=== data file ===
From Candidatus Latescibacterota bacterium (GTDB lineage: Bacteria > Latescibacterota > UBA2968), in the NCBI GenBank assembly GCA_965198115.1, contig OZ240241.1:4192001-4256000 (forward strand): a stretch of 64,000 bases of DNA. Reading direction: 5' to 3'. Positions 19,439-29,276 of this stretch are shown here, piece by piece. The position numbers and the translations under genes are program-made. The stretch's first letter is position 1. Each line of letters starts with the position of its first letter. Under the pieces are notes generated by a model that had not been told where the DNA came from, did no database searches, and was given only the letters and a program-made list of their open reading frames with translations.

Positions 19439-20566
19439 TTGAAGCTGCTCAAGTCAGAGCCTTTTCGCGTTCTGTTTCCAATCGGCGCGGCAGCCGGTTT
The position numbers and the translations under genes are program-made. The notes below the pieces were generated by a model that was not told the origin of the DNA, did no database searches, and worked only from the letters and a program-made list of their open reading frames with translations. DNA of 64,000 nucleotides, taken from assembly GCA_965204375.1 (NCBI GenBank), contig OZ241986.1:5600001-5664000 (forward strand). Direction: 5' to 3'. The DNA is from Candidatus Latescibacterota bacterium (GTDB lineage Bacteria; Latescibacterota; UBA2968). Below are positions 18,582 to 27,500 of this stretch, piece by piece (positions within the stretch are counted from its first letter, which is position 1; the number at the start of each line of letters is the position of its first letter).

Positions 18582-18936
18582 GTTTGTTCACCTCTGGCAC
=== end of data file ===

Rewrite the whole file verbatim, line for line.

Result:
From Candidatus Latescibacterota bacterium (GTDB lineage: Bacteria > Latescibacterota > UBA2968), in the NCBI GenBank assembly GCA_965198115.1, contig OZ240241.1:4192001-4256000 (forward strand): a stretch of 64,000 bases of DNA. Reading direction: 5' to 3'. Positions 19,439-29,276 of this stretch are shown here, piece by piece. The position numbers and the translations under genes are program-made. The stretch's first letter is position 1. Each line of letters starts with the position of its first letter. Under the pieces are notes generated by a model that had not been told where the DNA came from, did no database searches, and was given only the letters and a program-made list of their open reading frames with translations.

Positions 19439-20566
19439 TTGAAGCTGCTCAAGTCAGAGCCTTTTCGCGTTCTGTTTCCAATCGGCGCGGCAGCCGGTTT
The position numbers and the translations under genes are program-made. The notes below the pieces were generated by a model that was not told the origin of the DNA, did no database searches, and worked only from the letters and a program-made list of their open reading frames with translations. DNA of 64,000 nucleotides, taken from assembly GCA_965204375.1 (NCBI GenBank), contig OZ241986.1:5600001-5664000 (forward strand). Direction: 5' to 3'. The DNA is from Candidatus Latescibacterota bacterium (GTDB lineage Bacteria; Latescibacterota; UBA2968). Below are positions 18,582 to 27,500 of this stretch, piece by piece (positions within the stretch are counted from its first letter, which is position 1; the number at the start of each line of letters is the position of its first letter).

Positions 18582-18936
18582 GTTTGTTCACCTCTGGCAC